The infrastructure of America’s cities is – simply put – outdated. Designed decades ago for much smaller urban populations, large scale congestion and inefficiency are now commonplace. By 2030, analysts expect over 65 percent of the nation’s population to live in cities, and so incorporating new technology to innovatively meet these greater demands has become an almost urgent necessity.
Newark like many other large cities is joining the ‘Smart City’ movement.
Smart Cities are places where innovation of infrastructure, efficiency and technology are embraced and implemented to help the city run more smoothly, and Thomas Motyka, Senior Executive Director of NJII’s Smart Cities Innovation Lab, is working to help Newark embrace the future.
Motyka says it’s an exciting position because he is front seat to what’s going on in Newark, giving him the opportunity to work with a range of companies, local government agencies and innovators that are bringing technology and solutions to Newark.
“There’s a lot of energy and excitement,” said Motyka. “You don’t go more than a couple days without seeing new announcements and developments [in Newark].” He specifically mentioned startups, university initiatives, corporate leaders such as Audible and support from Mayor Ras Baraka who strongly advocates for the tech community as reasons to get excited. Just recently the management of 2 Gateway Center held a press conference with Mayor Baraka announcing its participation in Newark Fiber, offering the region’s highest-speed, commercially available fiberoptic internet connection, while also hosting a Tech Summit in support of the city’s tech community.
To capitalize on Newark’s innovative environment, the New Jersey Innovation Institute launched the Smart City Test Bed program (MetroLab@Newark), an open platform where companies and inventors can deploy and evaluate the viability of their solutions. Focusing on finding concrete solutions that will impact Newark, the program offers a “plug and play” environment, which allows inventors and innovators to collaborate and test their solutions in the city. Leaders from business, government and universities all come together at the Test Beds to help the city move toward economic opportunity and have a positive impact.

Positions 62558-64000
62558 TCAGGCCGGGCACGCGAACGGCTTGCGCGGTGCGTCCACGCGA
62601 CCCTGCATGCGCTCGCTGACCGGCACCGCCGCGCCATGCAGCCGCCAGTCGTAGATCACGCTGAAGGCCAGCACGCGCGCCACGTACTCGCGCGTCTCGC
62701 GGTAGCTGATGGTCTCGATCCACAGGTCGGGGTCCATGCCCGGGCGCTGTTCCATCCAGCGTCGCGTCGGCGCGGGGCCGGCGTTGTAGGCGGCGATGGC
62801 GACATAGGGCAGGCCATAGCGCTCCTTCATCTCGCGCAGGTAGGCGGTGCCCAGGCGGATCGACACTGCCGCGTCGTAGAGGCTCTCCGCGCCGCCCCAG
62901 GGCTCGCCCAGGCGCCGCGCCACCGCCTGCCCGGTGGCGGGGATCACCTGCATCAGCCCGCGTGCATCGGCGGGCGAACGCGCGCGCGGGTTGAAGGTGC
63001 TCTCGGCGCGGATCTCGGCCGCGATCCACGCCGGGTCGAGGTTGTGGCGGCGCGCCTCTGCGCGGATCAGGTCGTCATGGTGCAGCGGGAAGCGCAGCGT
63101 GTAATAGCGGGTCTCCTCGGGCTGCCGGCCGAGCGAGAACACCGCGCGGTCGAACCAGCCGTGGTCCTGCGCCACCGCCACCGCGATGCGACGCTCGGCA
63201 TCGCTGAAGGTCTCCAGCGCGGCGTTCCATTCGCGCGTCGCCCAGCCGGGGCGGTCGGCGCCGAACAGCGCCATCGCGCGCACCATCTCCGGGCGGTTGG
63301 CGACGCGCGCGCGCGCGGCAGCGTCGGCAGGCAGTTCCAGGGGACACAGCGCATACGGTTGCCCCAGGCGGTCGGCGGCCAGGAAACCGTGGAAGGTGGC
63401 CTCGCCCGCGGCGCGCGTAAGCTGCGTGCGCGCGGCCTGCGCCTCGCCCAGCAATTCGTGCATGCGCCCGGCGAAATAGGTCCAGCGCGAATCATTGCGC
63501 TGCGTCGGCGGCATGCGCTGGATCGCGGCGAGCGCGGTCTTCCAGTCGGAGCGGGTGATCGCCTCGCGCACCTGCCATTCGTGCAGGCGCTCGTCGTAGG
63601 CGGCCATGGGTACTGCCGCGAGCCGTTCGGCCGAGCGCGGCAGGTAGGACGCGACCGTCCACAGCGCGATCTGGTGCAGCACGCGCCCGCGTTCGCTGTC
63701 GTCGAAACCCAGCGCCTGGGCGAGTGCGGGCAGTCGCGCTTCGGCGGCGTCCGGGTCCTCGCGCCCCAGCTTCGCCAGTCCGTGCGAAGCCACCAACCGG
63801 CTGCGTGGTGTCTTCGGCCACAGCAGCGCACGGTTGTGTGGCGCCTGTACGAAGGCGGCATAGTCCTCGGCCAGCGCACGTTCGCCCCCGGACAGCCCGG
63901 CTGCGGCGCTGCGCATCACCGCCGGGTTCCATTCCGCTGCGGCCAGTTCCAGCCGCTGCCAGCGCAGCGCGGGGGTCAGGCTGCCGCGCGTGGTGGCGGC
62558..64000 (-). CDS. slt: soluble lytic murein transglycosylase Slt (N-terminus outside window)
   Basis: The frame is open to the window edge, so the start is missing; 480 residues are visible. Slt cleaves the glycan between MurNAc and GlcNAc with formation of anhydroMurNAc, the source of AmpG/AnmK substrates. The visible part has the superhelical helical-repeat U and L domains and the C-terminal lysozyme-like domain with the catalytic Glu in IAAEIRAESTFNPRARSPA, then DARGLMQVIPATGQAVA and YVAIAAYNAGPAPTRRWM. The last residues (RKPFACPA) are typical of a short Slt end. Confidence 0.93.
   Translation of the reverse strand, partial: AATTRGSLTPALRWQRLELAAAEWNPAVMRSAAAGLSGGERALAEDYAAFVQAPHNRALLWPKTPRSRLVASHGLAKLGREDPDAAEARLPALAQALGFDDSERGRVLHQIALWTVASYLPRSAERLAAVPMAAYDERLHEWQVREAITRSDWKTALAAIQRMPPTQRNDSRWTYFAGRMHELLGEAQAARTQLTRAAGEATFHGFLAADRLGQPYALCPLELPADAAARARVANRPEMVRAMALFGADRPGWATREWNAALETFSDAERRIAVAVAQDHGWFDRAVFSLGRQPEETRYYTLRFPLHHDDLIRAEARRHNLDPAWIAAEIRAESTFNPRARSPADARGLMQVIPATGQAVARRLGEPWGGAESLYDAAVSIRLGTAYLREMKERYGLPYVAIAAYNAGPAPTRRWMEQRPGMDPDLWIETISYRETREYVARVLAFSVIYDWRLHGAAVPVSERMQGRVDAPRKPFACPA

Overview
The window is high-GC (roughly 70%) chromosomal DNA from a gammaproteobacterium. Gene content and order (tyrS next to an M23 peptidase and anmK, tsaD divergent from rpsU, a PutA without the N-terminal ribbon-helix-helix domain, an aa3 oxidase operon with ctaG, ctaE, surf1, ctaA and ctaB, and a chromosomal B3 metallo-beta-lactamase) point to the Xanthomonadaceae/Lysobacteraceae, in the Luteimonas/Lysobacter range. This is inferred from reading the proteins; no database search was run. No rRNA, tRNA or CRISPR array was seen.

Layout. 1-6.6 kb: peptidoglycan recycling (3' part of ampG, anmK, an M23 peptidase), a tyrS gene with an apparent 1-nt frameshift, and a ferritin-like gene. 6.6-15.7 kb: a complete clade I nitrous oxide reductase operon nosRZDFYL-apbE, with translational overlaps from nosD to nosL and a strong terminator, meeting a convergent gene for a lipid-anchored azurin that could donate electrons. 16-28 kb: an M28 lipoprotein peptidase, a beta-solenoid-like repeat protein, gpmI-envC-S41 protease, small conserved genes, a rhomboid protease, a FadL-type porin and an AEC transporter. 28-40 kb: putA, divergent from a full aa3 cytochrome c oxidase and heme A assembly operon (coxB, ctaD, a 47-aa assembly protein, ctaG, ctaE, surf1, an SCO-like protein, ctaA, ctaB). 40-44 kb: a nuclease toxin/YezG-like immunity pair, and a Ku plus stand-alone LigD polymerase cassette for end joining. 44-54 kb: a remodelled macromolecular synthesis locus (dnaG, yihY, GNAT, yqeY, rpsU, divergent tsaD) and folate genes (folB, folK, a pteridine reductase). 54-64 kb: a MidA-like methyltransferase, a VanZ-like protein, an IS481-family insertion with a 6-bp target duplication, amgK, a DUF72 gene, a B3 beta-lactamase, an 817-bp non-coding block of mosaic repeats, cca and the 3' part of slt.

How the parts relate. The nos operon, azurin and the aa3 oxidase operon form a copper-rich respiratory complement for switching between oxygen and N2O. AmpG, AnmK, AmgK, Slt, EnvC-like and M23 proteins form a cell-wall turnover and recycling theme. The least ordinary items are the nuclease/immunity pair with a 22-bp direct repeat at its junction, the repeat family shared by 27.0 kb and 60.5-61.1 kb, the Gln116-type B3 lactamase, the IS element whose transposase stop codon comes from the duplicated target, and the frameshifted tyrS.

For NJII, positive impact entails improving the quality of life while reducing the overall cost of services for the government. According to Motyka, Newark is already on the cusp of turning that corner.
“I was at an event the other day where a number of residents kept saying that we’re close to the tipping point,” said Motyka. “We’ve seen so much activity over the past few years that the same type of environment that helped blossom Hoboken and some other areas are really being felt here now.”
Another initiative causing excitement is BrandNewark, which is part of the federal MetroLab progam and is overseen by Motyka. Led by NJII and the City of Newark, and with additional support from the Newark Downtown District (NDD), the platform will use centralized data to help the government deliver timely communications and improve city functions such as energy, transportation and public health.
Similar to the Test Beds, the platform is based on collaboration, and any innovator can contribute ideas or technologies that fall under the common goal of helping Newark and its residents improve their day-to-day activities and interactions.
“We’re going through a tech revolution where so many things are changing, so many things are getting digitized, and the net effect of it all is changing people’s lives for the better,” Motyka explained.
Although BrandNewark launched only a few months ago, residents are already seeing the effects. In November, they installed a permanent kiosk in Military Park that provides fast, free wi-fi for anyone using it. In time, they hope to install more projects that encourage productivity and stimulate resident interaction with technology in a similar way.
Transforming Newark into a Smart City not only improves the daily lives of its citizens, it prepares the city for the population growth in years to come. Improved infrastructure often has a near term impact on the City’s marketability, property values, safety and services.
“I can’t think of a better role to be in than where you have that as your underlying initiative,” said Motyka.
With many pieces falling in place there is a sense of momentum now at the ground level bringing change that is impacting daily lives. Technology, innovation and collaboration are putting Newark on the right track for a brighter future.